The Rejection Window Part III: Toxic Positivity

One of the big reasons why I stayed in fiction writing as long as I did was the encouragement from my fellow creatives. Little did I know back in the early 2010’s that enthusiasm for my creations amongst fellow authors would not necessarily correlate to same-level enthusiasm among general public readers. If it had, “Vampire Syndrome” would have made it to the multiplexes, or at least Netflix.

From beginning to end, I had always received strong encouragement from my fellow creatives to keep writing. Even if I never made a dime from the books, and failed to get any reviews ever from general public “non-author” readers for years on end, there was a uniform, unwavering chorus of “keep writing”.
And I was asking myself why they keep doing this.

I found the answer on my Facebook wall. An author friend of mine complained that she had tallied up over six hundred rejections, and wanted to quit.
Of course, she received several hundred comments all following the standard “creatives’ party line” to the effect of “keep on querying, don’t give up.”
Why? So she can hit the lofty “thousand rejections” milestone? Or press on even further for an eventual Guinness book world record? 😈

(Highly relevant blockquote from my previous post):

How many authors today are willing to get rejected (or ignored) hundreds of times?

Only the crazy ones, I’d guess.

Naturally, I had to step in and give my two cents:
Obviously, the Big Five do not want what you’re writing. This in no way impunes you or the quality of your work, this is just the reality that your work does not meet the Big Five’s narrow formulae for what books they think will be “successful”. Keep on self-publishing and don’t waste any more time with further querying, or you will soon literally run out of people to reject your work. The phrase ‘beating a dead horse’ entered the cultural lexicon for a reason, and it’s fitting here.”

People who actually care about you will not give you sugar-coated advice when they know better otherwise. They will tell the truth as they see it, even when it seems blunt and/or harsh, because their wishes for you to be your best, and do your best, are sincere.

So why would a couple hundred other authors keep encouraging her to query, even after six hundred rejections, when I’m certain they’re all aware of the harsh realities of the publishing industry?

Toxic Positivity.

Also known as “avoidance coping”.

Relentless focus on positivity isn’t just ineffective.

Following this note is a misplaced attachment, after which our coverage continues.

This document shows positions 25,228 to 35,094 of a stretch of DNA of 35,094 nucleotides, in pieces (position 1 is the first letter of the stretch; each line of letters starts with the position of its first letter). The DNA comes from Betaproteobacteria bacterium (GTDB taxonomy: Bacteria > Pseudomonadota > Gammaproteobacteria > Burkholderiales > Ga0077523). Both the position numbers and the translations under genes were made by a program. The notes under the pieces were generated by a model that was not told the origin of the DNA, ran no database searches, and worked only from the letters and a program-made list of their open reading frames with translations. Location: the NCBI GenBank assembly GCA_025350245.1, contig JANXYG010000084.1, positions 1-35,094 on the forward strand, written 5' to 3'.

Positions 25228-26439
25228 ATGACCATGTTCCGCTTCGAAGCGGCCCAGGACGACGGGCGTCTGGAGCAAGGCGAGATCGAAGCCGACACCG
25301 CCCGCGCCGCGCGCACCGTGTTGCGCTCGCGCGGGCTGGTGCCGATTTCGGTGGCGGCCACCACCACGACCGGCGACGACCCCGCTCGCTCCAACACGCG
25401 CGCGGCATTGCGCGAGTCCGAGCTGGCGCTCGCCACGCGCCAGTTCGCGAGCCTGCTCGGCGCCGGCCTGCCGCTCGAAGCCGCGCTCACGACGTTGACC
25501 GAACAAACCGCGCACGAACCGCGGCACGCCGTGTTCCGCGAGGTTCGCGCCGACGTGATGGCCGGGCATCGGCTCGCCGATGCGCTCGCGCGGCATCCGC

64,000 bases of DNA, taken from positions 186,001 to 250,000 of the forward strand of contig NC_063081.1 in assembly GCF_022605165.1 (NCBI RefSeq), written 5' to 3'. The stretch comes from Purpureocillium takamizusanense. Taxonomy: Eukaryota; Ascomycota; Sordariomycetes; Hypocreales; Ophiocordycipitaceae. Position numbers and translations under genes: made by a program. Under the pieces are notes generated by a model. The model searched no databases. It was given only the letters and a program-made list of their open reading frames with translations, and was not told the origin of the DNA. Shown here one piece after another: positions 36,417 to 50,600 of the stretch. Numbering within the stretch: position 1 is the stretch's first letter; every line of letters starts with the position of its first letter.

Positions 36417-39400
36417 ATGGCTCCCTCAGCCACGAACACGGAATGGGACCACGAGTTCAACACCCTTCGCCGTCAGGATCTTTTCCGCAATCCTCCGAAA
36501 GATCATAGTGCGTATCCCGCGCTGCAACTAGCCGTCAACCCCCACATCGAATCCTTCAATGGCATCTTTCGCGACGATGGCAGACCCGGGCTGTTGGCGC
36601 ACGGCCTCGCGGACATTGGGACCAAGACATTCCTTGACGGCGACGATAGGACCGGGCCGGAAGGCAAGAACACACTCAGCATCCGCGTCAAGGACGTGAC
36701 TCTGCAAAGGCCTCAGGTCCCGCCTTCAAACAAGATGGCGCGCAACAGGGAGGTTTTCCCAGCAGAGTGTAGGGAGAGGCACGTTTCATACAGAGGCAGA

Research has shown that it’s actually harmful.

Such as encouraging someone already frustrated over six hundred rejections to accumulate a few hundred more rejections “for her collection.”

Encouragement is normally a wonderful thing, but there are times when we all better off when we buckle down, ask the difficult questions, deal with the difficult answers, and let the deceased horses rest in peace.

10 Comments

  1. You know that common sense isn’t really as common as one would think, especially for people who choose to have their hearts trampled on over and over again.
    I learned quickly that I didn’t have what it takes to eternally strive to please someone with whom I had no connection. Actually I didn’t have the desire to try to fit into a little box of published authors.
    I wrote out of need as well as desire. But the need to help my husband heal from his trauma in Vietnam, well outweighed the need to slip through narrow subject selections in order to be accepted. Besides I didn’t have the luxury of time.
    It has long been the norm for one to have name recognition in order to find favor with the big 5, or possibly to know someone who knows someone.
    To me getting the words onto pages of a book was the most demanding need, and getting Mike to talk about his trauma and beginning the healing process was the means to an end that I was looking for. In my case, it all worked out well, by book three Mike had released much of the experiences of battle and loss and was doing so much better that the last three books were icing on the cake.
    I guess in reality I was never looking for the brass ring of fame and fortune, I was trying to help Mike heal so he could live his best life despite the war. But, had I been fortunate enough to be accepted and to grab that brass ring, I can’t say that I wouldn’t have been ecstatic.

    • God Bless you and Mike, Andrea! My dad (Marine) and uncles (Army) served in the 1964-68 era, but my paternal grandfather (WWII) was by far the one who was most traumatized by his war experiences. 53 B-17 missions over Europe, so I’m lucky I even knew him personally. He was the most loving grandpa anyone could want, but the horrors he saw turned him into a raging alcoholic (who even drank while we grandkids were visiting). I wish someone had been able to do for Granddad what you accomplished for Mike.

      On Facebook, one of my friends asked us “What was the most important song in your life?”
      My older uncle replied, “The Animals, “We Gotta Get Out Of This Place”. I was in the Army, 1968. No explanation needed.” Especially considering that same year his younger brother took a few of Charlie’s bullets and woke up stateside with my Grandma and a Purple Heart by his bedside. So glad I have both my uncles still…